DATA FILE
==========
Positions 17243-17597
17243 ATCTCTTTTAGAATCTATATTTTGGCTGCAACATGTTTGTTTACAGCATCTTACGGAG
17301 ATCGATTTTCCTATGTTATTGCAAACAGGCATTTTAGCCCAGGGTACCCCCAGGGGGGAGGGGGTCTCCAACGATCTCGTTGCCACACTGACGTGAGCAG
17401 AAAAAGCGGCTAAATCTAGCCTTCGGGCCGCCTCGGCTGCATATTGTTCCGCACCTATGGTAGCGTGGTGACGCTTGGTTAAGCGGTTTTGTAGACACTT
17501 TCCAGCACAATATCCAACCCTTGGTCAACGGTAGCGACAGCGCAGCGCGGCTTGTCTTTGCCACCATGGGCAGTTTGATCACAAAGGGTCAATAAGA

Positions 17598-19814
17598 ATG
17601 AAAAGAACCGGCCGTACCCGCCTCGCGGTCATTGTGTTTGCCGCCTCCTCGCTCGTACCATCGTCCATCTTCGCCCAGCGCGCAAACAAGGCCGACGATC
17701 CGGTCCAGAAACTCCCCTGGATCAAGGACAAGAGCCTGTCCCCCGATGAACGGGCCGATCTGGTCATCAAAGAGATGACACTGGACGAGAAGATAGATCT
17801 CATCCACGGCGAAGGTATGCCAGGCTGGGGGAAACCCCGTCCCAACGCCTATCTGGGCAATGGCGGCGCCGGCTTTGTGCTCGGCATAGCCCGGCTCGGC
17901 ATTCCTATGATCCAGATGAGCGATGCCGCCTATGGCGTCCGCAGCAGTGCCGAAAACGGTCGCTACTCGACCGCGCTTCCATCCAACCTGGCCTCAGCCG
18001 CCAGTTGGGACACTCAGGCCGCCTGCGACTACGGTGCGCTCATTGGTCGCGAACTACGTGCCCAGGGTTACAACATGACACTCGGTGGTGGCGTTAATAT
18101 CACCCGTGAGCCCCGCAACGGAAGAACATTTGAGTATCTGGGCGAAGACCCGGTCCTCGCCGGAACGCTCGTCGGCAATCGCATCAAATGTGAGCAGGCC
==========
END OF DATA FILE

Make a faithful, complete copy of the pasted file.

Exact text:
Positions 17243-17597
17243 ATCTCTTTTAGAATCTATATTTTGGCTGCAACATGTTTGTTTACAGCATCTTACGGAG
17301 ATCGATTTTCCTATGTTATTGCAAACAGGCATTTTAGCCCAGGGTACCCCCAGGGGGGAGGGGGTCTCCAACGATCTCGTTGCCACACTGACGTGAGCAG
17401 AAAAAGCGGCTAAATCTAGCCTTCGGGCCGCCTCGGCTGCATATTGTTCCGCACCTATGGTAGCGTGGTGACGCTTGGTTAAGCGGTTTTGTAGACACTT
17501 TCCAGCACAATATCCAACCCTTGGTCAACGGTAGCGACAGCGCAGCGCGGCTTGTCTTTGCCACCATGGGCAGTTTGATCACAAAGGGTCAATAAGA

Positions 17598-19814
17598 ATG
17601 AAAAGAACCGGCCGTACCCGCCTCGCGGTCATTGTGTTTGCCGCCTCCTCGCTCGTACCATCGTCCATCTTCGCCCAGCGCGCAAACAAGGCCGACGATC
17701 CGGTCCAGAAACTCCCCTGGATCAAGGACAAGAGCCTGTCCCCCGATGAACGGGCCGATCTGGTCATCAAAGAGATGACACTGGACGAGAAGATAGATCT
17801 CATCCACGGCGAAGGTATGCCAGGCTGGGGGAAACCCCGTCCCAACGCCTATCTGGGCAATGGCGGCGCCGGCTTTGTGCTCGGCATAGCCCGGCTCGGC
17901 ATTCCTATGATCCAGATGAGCGATGCCGCCTATGGCGTCCGCAGCAGTGCCGAAAACGGTCGCTACTCGACCGCGCTTCCATCCAACCTGGCCTCAGCCG
18001 CCAGTTGGGACACTCAGGCCGCCTGCGACTACGGTGCGCTCATTGGTCGCGAACTACGTGCCCAGGGTTACAACATGACACTCGGTGGTGGCGTTAATAT
18101 CACCCGTGAGCCCCGCAACGGAAGAACATTTGAGTATCTGGGCGAAGACCCGGTCCTCGCCGGAACGCTCGTCGGCAATCGCATCAAATGTGAGCAGGCC